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Will Dell Break Out or Break Down?


The company reports tonight, and the results represent a pivotal moment in its long-running turnaround.

Dell (DELL) will be reporting after the close tonight and the results represent a pivotal moment in the company's long-running turnaround. Recent quarters have disappointed investors with the slow and plodding pace of change. Will this be the breakout or a breakdown?

One thing is certain: Dell's competitors have put performance stakes in the ground that are going to be tough to beat. But they'll have to in order to demonstrate that they're a force to be reckoned with in the PC market.

Acer hasn't announced details of its quarter yet but it did issue a press release last week indicating that December quarter revenue was a record $5.2 billion, up 25% from the year-ago period. That's a huge increase considering nearly 60% of their revenue derives from the EMEA region and only about 20% comes from the Americas.

We know that Apple (AAPL) had a big December quarter with its Mac line-up. Revenue was up 25% year over year and units gained 33% led by a 70% unit gain in desktops.

Lenovo reported its December quarter a couple weeks ago and the numbers were huge. Units grew 42% led by notebooks up 68% and desktops up 18%. Total revenue was up 33% from December 2008 with notebook revenue up 46% and desktop up 17%. In the all-important China market, units increased 56% and the company believes it gained market share. In non-China emerging markets, units grew 52% and they gained share as well.

Lastly, Hewlett-Packard (HPQ) reported last night and it was more of the same. Notebook units grew 37% year-year with revenues up 25%. Desktop units increased 13% with revenues up 16%. In the all important consumer-commercial split on personal systems, consumer revenues increased 26% versus only 16% for commercial accounts.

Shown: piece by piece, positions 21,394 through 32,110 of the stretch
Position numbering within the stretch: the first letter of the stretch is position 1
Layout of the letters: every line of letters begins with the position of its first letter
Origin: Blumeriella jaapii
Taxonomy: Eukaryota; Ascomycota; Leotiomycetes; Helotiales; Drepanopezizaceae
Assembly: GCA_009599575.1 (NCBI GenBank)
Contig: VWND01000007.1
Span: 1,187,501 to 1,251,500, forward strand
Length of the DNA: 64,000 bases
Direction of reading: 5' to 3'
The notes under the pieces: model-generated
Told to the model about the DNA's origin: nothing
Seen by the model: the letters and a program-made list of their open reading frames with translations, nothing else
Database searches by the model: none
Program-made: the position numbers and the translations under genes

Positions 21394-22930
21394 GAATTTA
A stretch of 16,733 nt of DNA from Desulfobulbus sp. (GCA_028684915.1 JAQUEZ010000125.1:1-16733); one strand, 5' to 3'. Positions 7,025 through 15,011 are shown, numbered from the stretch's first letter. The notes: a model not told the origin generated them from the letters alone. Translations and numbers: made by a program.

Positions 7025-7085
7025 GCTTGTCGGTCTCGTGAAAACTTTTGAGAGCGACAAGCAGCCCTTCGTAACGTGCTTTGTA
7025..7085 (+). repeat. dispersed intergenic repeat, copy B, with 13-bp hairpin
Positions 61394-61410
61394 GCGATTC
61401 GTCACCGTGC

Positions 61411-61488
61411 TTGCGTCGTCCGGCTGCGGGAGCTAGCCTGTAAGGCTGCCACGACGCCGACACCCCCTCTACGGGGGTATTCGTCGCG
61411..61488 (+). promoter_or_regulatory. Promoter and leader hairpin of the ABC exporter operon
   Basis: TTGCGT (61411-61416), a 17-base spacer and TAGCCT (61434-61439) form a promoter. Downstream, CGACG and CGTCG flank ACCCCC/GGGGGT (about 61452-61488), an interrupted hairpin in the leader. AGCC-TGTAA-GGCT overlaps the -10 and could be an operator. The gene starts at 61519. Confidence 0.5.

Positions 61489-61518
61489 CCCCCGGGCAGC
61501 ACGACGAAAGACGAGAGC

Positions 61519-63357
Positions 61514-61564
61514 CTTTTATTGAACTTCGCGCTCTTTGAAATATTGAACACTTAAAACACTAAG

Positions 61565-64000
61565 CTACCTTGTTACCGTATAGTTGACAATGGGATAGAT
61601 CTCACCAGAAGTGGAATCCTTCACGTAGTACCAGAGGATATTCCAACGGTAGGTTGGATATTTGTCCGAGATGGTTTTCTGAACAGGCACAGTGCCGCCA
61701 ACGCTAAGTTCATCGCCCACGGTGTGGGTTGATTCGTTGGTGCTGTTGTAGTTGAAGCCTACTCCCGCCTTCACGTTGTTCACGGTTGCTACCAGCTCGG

That last point is critical for Dell given its heavy reliance on commercial demand for the bulk (approximately 80%) of its revenue. Management acknowledged share losses last quarter because consumer demand was much stronger than commercial business. The only area the company could claim it improved its position was in x86 servers. That's great, but it's only 12% of total revenue. Overall, management claimed to be "holding or gaining share in the right kind of price points," but that's little more than a throw-away line for investors when faced with the brutal reality of competitors' results.

Dell's stock has become the classic value trap. At only 0.36-times EV/Sales, it's a fraction of the valuation of its competition. However, rather than attack market segments that are growing, thus far it appears to be waiting for its base to recover. Maybe we'll see evidence of that changing tonight? Then again, maybe we'll just see more of the same.

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